Oftentimes, this provision will distinguish between termination at-will vs. for cause, where a for-cause termination will see a substantially reduced purchase price as a means to disincentivize bad behavior. Thus, one of the key concepts in this provision is the definition of “for cause” termination and what processes and/or mechanisms may be involved in determining “for cause” and related termination of the owner.
It is possible that some or all of these voluntary and involuntary buy-sell provisions may not be applicable to the company and its owners. However, it is still a useful exercise to have a discussion among the ownership of the company to determine whether a buy-sell agreement is appropriate. The last thing business owners want is a difficult ownership situation that could have been avoided with just a bit of planning ahead.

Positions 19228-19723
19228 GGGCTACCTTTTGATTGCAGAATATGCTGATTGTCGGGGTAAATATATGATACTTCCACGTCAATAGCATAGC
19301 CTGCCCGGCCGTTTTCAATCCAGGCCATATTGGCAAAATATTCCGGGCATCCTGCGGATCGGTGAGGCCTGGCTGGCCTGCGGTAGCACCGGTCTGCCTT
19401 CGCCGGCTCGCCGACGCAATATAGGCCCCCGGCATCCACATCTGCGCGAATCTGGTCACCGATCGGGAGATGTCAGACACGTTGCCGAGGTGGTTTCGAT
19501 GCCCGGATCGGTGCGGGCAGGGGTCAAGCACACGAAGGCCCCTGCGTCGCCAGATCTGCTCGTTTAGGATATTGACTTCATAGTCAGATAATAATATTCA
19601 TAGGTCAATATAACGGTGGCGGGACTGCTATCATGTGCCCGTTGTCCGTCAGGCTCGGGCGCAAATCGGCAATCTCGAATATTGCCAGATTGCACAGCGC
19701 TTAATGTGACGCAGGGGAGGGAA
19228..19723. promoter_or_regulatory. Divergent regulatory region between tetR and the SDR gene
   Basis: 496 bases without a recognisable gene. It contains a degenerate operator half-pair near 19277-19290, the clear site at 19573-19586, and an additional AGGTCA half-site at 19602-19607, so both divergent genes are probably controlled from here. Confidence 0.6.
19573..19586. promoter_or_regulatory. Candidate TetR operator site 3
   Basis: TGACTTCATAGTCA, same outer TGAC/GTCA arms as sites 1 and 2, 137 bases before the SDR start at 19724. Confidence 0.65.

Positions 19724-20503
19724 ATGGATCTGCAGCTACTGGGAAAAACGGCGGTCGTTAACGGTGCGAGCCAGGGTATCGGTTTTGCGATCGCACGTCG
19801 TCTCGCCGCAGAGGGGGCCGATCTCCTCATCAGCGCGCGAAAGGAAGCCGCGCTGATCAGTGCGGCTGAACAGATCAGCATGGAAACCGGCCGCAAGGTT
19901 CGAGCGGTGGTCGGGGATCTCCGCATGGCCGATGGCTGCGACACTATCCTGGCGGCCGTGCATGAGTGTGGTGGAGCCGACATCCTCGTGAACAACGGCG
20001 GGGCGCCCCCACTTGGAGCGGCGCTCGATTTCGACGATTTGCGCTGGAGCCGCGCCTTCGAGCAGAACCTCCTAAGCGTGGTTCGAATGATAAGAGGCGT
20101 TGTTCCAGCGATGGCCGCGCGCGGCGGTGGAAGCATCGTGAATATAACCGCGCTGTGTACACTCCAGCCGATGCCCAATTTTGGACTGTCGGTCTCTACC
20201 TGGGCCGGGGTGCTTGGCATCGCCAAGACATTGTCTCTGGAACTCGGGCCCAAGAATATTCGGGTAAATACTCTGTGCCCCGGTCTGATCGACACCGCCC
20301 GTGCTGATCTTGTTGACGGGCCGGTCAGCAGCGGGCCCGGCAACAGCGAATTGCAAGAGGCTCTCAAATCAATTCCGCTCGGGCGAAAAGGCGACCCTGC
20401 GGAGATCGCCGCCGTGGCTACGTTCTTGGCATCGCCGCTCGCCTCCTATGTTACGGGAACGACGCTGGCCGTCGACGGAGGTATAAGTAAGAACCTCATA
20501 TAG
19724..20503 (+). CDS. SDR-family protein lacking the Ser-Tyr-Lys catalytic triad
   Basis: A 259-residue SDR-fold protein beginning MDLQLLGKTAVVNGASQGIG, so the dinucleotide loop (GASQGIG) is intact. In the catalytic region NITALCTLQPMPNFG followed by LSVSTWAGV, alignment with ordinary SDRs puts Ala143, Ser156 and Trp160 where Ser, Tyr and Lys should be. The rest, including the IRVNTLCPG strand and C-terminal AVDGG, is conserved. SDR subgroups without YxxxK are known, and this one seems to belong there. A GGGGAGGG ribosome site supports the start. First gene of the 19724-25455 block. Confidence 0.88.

Parts 1 and 2 of this article are intended to provide an overview of the various types of buy-sell provisions. If we at Tri Nguyen Law Office can provide a complimentary initial call to better understand your business situation, please do not hesitate to call us at 844.9BIZLAW or schedule your complimentary call here. All business owners should consult with an experienced attorney to address their specific situation.
About the Author:
Tri Nguyen has served as general counsel and company lawyer to businesses, executives, startups and entrepreneurs for over 18 years. He particularly enjoys helping companies grow and achieve their strategic plan, and believes that every business needs a Chief Legal Advisor. He can be reached at www.trilawoffice.com.